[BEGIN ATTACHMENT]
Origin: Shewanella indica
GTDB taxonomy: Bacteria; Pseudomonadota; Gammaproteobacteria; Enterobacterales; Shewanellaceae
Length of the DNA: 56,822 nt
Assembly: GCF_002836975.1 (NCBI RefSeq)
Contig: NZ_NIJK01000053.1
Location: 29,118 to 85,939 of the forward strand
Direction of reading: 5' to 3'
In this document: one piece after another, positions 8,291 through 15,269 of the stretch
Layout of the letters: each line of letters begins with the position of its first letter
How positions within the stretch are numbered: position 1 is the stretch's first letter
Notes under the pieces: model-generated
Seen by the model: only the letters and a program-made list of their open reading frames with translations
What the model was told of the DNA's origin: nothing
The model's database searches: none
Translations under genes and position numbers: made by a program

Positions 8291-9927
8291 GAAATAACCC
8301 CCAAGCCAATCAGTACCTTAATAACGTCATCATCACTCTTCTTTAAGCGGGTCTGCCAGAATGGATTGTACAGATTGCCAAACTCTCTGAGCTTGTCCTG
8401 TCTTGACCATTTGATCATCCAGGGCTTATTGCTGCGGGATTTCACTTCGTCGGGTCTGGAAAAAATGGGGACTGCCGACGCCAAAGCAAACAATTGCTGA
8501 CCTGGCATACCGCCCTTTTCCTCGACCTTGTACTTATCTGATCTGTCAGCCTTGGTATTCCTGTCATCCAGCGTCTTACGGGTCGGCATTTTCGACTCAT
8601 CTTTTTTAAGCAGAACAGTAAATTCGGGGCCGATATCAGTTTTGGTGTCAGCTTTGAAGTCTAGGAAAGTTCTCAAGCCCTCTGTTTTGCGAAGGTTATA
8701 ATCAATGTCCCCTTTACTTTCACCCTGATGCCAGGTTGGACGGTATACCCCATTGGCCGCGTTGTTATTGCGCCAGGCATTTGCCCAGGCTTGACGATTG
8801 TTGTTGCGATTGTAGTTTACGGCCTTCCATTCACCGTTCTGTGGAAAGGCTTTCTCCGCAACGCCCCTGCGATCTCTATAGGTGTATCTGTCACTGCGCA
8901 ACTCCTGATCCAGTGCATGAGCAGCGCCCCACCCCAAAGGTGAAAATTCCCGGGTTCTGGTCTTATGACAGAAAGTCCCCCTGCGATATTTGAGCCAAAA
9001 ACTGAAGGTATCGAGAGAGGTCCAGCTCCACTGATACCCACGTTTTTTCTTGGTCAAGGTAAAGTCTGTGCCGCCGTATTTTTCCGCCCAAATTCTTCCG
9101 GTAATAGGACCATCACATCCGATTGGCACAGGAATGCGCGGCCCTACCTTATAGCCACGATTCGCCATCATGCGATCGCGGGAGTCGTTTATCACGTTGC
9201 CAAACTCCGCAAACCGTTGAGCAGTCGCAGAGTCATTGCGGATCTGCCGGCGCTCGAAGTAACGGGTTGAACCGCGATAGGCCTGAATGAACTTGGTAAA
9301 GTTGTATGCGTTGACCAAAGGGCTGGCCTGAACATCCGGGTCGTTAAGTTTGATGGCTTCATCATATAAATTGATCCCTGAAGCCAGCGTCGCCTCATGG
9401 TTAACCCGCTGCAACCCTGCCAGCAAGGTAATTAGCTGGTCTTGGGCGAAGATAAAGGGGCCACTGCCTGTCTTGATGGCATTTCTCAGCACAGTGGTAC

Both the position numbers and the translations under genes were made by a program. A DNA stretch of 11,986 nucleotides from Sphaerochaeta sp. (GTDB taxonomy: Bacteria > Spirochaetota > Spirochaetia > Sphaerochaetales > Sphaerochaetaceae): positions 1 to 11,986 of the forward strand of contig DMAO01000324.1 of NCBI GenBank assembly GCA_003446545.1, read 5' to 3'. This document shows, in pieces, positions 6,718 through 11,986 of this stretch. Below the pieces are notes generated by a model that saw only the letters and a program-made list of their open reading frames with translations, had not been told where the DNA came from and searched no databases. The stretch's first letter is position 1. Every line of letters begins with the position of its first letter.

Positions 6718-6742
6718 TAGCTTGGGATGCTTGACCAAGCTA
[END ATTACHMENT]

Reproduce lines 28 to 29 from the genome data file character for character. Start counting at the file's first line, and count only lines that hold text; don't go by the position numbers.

9301 GTTGTATGCGTTGACCAAAGGGCTGGCCTGAACATCCGGGTCGTTAAGTTTGATGGCTTCATCATATAAATTGATCCCTGAAGCCAGCGTCGCCTCATGG
9401 TTAACCCGCTGCAACCCTGCCAGCAAGGTAATTAGCTGGTCTTGGGCGAAGATAAAGGGGCCACTGCCTGTCTTGATGGCATTTCTCAGCACAGTGGTAC